Got plans for February 2030?
Pencil this in: the 25th Winter Olympic Games
The United States Olympic Committee Friday chose Salt Lake City as its bid city for the 2030 Winter Games. It is Utah’s first step toward bringing the world back for another round of sliding, skating and inspiring.
The 2002 Games were a turning point for Utah. For 17 days, we had the world’s attention like we’ve never had before or since. Apollo Anton Ohno became a household name, Roots hats were a fashion necessity across continents and Utah’s army of smiling volunteers became legend. Almost 17 years later, it continues to pay dividends. We didn’t just boost our winter tourism. We also carved out a niche as winter sports center, with several companies relocating to the state.
Not to be overconfident, but this time may just be a little easier. Salt Lake City’s first Olympics twice faced the possibility of folding its Olympic tent. The first time came after news broke of Salt Lake City’s over-the-top incentives to International Olympic Committee members. There were fake jobs and free medical care for IOC members’ relatives, among other freebies. The revelations raised the question of whether commercial sponsors would bolt, and now-Sen.-elect Mitt Romney was brought on to reel them back in.
And if scandal wasn’t enough, Salt Lake City got another jolt when terrorists flew planes into the World Trade Center and the Pentagon five months before our Games were to begin. Again there was question of whether they would actually be held.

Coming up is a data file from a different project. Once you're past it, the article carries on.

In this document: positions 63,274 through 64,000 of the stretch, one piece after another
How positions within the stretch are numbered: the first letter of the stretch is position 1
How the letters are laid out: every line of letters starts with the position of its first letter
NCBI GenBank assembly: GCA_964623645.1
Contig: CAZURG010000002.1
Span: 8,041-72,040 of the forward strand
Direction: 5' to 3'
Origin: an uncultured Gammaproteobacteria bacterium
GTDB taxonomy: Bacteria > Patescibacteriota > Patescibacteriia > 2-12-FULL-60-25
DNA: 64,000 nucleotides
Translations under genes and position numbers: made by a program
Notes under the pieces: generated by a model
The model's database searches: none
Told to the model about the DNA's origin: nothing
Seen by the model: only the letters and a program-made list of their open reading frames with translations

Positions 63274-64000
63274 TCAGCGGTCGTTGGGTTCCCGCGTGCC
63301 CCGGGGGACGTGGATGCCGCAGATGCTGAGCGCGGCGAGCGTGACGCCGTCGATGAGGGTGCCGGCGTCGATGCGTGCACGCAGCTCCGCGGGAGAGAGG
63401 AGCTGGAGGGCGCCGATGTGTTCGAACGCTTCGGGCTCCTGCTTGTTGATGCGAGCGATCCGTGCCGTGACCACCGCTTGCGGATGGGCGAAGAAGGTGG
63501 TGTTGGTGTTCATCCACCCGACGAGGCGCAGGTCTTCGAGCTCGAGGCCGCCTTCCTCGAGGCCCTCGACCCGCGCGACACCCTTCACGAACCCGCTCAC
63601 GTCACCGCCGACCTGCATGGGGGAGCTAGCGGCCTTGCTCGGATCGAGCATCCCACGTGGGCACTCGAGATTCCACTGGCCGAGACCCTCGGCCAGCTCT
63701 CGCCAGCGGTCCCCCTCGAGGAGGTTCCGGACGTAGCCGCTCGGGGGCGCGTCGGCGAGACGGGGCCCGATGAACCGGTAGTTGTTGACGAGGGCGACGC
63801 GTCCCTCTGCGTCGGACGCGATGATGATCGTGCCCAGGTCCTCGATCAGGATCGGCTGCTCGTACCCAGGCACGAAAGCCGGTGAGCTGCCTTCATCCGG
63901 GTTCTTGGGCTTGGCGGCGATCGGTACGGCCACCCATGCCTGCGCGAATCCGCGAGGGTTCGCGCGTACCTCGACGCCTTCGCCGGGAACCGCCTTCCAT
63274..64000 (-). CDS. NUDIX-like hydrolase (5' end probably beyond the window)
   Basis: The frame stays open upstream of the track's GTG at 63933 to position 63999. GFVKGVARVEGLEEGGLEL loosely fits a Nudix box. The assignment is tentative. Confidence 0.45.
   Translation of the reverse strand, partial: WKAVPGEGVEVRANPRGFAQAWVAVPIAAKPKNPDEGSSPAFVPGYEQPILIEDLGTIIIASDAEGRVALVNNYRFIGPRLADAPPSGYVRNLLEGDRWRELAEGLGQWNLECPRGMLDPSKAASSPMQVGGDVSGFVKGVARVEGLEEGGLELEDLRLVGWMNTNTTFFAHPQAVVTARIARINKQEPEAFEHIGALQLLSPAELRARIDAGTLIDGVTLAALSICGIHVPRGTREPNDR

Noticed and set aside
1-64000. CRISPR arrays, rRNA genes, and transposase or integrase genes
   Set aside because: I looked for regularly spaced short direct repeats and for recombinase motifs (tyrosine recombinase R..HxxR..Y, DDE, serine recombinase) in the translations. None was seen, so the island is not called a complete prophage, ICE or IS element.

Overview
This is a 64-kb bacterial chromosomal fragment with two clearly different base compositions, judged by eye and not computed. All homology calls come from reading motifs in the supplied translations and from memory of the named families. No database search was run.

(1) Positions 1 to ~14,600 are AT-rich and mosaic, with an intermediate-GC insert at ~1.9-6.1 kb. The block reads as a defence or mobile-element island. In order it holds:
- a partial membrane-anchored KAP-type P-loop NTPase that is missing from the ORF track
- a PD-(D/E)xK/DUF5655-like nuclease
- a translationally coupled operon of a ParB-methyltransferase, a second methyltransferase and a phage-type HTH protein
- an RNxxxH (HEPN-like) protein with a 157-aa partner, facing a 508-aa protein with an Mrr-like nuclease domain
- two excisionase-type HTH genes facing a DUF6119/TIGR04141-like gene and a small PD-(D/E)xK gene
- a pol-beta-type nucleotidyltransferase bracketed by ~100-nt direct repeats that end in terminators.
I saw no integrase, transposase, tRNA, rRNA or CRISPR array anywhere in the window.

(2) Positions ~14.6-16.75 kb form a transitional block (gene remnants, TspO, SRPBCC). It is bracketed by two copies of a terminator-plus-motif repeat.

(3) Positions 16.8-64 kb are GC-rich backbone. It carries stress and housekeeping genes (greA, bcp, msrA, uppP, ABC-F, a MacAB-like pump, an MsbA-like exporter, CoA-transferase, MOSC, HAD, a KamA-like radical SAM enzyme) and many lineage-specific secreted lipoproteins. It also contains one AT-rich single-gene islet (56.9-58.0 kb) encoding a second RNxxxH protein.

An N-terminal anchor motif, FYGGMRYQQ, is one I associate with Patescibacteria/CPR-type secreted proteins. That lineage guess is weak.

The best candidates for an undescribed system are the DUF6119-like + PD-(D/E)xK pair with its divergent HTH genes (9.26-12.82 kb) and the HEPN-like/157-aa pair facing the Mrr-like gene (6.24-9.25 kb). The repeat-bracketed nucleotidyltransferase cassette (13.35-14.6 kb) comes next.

As we found out, the Olympics are an indestructible franchise. We came as close as anyone to killing them, and instead we saw an outpouring in February 2002. Our Olympics turned out to be just the salve needed in a weary time.
It will be five years before the IOC chooses its 2030 host city, so it’s a little early to develop a true Olympic fever. This moment is more of fever spike.
But the bid is now officially underway, and this time around we are seasoned pros. Our bid has a massive advantage because we have maintained our ice rinks, ski jumps and sled runs, using them for Olympic-level events.
Hosting an Olympics is not without risk, but there is no potential host city that will stand on better financial footing. Even with all that scandal and terrorism, the 2002 Games ended with enough cash left over for a small endowment. This time organizers are aiming for a bigger endowment that could maintain our Olympic facilities in perpetuity. We can do this, and we should.
Sound good? OK. Meet you here in 11 years and two months.